Friends of the Wild Whoopers (FOTWW) is issuing a challenge to legal minds and officials to offer solutions to resolve river flow dilemmas in Texas to save endangered whooping cranes. Whooping cranes are the symbol of conservation in North America. These beautiful birds stand 5 feet tall and are treasures to many thousands of people in the U.S. and other countries. Yet these magnificent birds are facing increasing threats. FOTWW wants to know if law firms or government agencies informed about the issue care enough to lend a helping hand?
FOTWW would appreciate receiving legally binding recommendations to help in this cause. Several law firms that wrote their thoughts about the“The Aransas Project v. Shaw” court suit should certainly have ideas for a reasonable solution/compromise. Please email your thoughts to: admin@FOTWW.org or fill out our contact form. With your permission we would post your recommendations on our web site: https://friendsofthewildwhoopers.org/ . Honest, considerate debate will be appreciated. This request for recommendations has no connection to the ongoing legal appeal Aransas Project v. Shaw. For background on the situation, please continue reading.
Approximately 304 endangered whooping cranes currently make their fall and winter home on the Aransas National Wildlife Refuge on the Texas coast. Every spring they migrate 2,500 miles north to Wood Buffalo National Park, Canada where they nest and rear their young chicks. Whooping cranes have been following this schedule for centuries.
When Europeans came to North America the situation began to change for whooping cranes. The new settlers had fire arms and killed the whoopers for food more effectively than the Indians before them. Even worse, settlers drained wetland sites used by the cranes as habitat. Millions of acres of whooper habitat were destroyed and converted to cities and agricultural fields.
As a result of man’s deeds whooping crane populations plummeted. They were eradicated from their habitats along the Atlantic coast, much of the Gulf of Mexico coast and vast areas of the northern United States and Canadian prairies.
In the early 1940’s, their numbers declined to a low of 15 on the Texas coast and 6 on the Louisiana coast. The last crane in Louisiana was captured in 1950 and relocated to Aransas Refuge where it died a year later. Then only 15 wild whooping cranes remained. These birds were the last of the only remaining self-sustaining flock of whooping cranes on the planet. After recognizing that whooping cranes were about to become extinct conservation interests worked with the U.S. Fish and Wildlife Service to reverse the downward trend. Their efforts were successful and the whooper population has slowly increased over the past 70 years to approximately 304 birds.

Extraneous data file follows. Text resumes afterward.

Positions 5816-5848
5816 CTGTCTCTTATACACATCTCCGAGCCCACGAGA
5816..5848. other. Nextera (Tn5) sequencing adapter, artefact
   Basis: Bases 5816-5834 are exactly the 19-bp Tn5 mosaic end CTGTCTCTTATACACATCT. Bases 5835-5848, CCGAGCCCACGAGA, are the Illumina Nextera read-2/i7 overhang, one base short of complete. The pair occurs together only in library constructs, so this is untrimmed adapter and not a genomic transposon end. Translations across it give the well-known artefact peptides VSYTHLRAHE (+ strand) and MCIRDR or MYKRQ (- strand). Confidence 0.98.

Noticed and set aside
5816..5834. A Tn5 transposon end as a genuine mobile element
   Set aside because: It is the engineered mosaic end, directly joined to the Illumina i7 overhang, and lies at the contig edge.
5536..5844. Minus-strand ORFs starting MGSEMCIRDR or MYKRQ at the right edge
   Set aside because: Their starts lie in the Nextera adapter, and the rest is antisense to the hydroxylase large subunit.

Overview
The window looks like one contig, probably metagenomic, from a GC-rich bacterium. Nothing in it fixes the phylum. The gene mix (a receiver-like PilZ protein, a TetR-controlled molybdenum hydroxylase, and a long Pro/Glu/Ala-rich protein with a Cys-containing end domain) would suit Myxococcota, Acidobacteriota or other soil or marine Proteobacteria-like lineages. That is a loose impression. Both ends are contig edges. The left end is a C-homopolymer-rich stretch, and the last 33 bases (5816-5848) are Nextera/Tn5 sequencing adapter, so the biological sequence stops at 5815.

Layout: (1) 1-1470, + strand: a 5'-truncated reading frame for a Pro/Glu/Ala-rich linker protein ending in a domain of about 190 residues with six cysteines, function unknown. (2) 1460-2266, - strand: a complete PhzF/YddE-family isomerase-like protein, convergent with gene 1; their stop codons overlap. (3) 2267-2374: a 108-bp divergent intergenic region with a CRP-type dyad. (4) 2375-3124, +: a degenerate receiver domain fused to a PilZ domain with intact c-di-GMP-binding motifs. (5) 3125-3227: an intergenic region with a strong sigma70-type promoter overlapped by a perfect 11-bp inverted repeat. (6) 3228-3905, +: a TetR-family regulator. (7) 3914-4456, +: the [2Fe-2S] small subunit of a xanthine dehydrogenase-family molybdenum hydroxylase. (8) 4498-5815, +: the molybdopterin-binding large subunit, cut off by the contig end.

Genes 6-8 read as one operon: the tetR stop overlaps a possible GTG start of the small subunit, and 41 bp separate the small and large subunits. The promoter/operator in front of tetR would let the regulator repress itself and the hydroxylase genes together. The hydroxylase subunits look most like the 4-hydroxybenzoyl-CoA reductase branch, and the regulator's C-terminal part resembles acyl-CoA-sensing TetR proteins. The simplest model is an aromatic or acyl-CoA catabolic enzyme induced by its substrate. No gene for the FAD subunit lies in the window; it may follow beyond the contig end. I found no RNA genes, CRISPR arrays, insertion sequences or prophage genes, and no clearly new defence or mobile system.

Unfortunately, alarming signs of trouble are once again threatening whooping cranes. As the U.S. human population has increased more habitats used by the cranes has been destroyed and degraded. And now the huge human population growth and development in Texas is using ever increasing quantities of fresh water.
According to the U.S. Army Corps of Engineers, there are 7,400 dams in Texas. A total of 4,700 of these dams create reservoirs having a surface area greater than 5 acres. The volume of the 4,700 – 5 acre or larger lakes/reservoirs totals 1,988,801,388 acre-feet and a surface area of 2,269,900 acres. These lakes/reservoirs have many benefits but they do reduce the natural stream flows reaching estuaries and have adverse impacts on these important areas.
Less and less fresh water is being allowed to flow downstream into estuaries along the gulf coast. The inflows of fresh water mixing with sea water provides high levels of nutrients in both the water column and sediment, making estuaries among the most productive natural habitats in the world. With reduced inflows of fresh river waters however, estuaries are suffering.
Healthy estuaries associated with San Antonio Bay, Matagorda Bay and Copana Bay within the Aransas Refuge complex are essential to whooping cranes. Estuaries along this area of the coast produce the foods for whooping cranes and numerous other species. Without the proper mix of fresh water and salt water, life in the estuaries declines to a point that wild critters depending on the normal situation starve or become unhealthy and do not reproduce.
FOTWW requests that individuals, law firms and agency officials offer their advice for legal solutions/compromise to assure that Texas Commission on Environmental Quality adopts and enforces appropriate environmental flow standards for the Guadalupe and San Antonio River basins. This is essential in order for the San Antonio Bay system to adequately support a sound ecological environment to the maximum extent reasonable considering other public interests and other relevant factors. Also there is a need to establish an amount of unappropriated water, if available, to be set aside to satisfy the environmental flow standards to the maximum extent reasonable when considering human water needs.
by Chester McConnell, FOTWW
***** FOTWW’s mission is to help preserve and protect the Aransas/Wood Buffalo population of
wild whooping cranes and their habitat. *****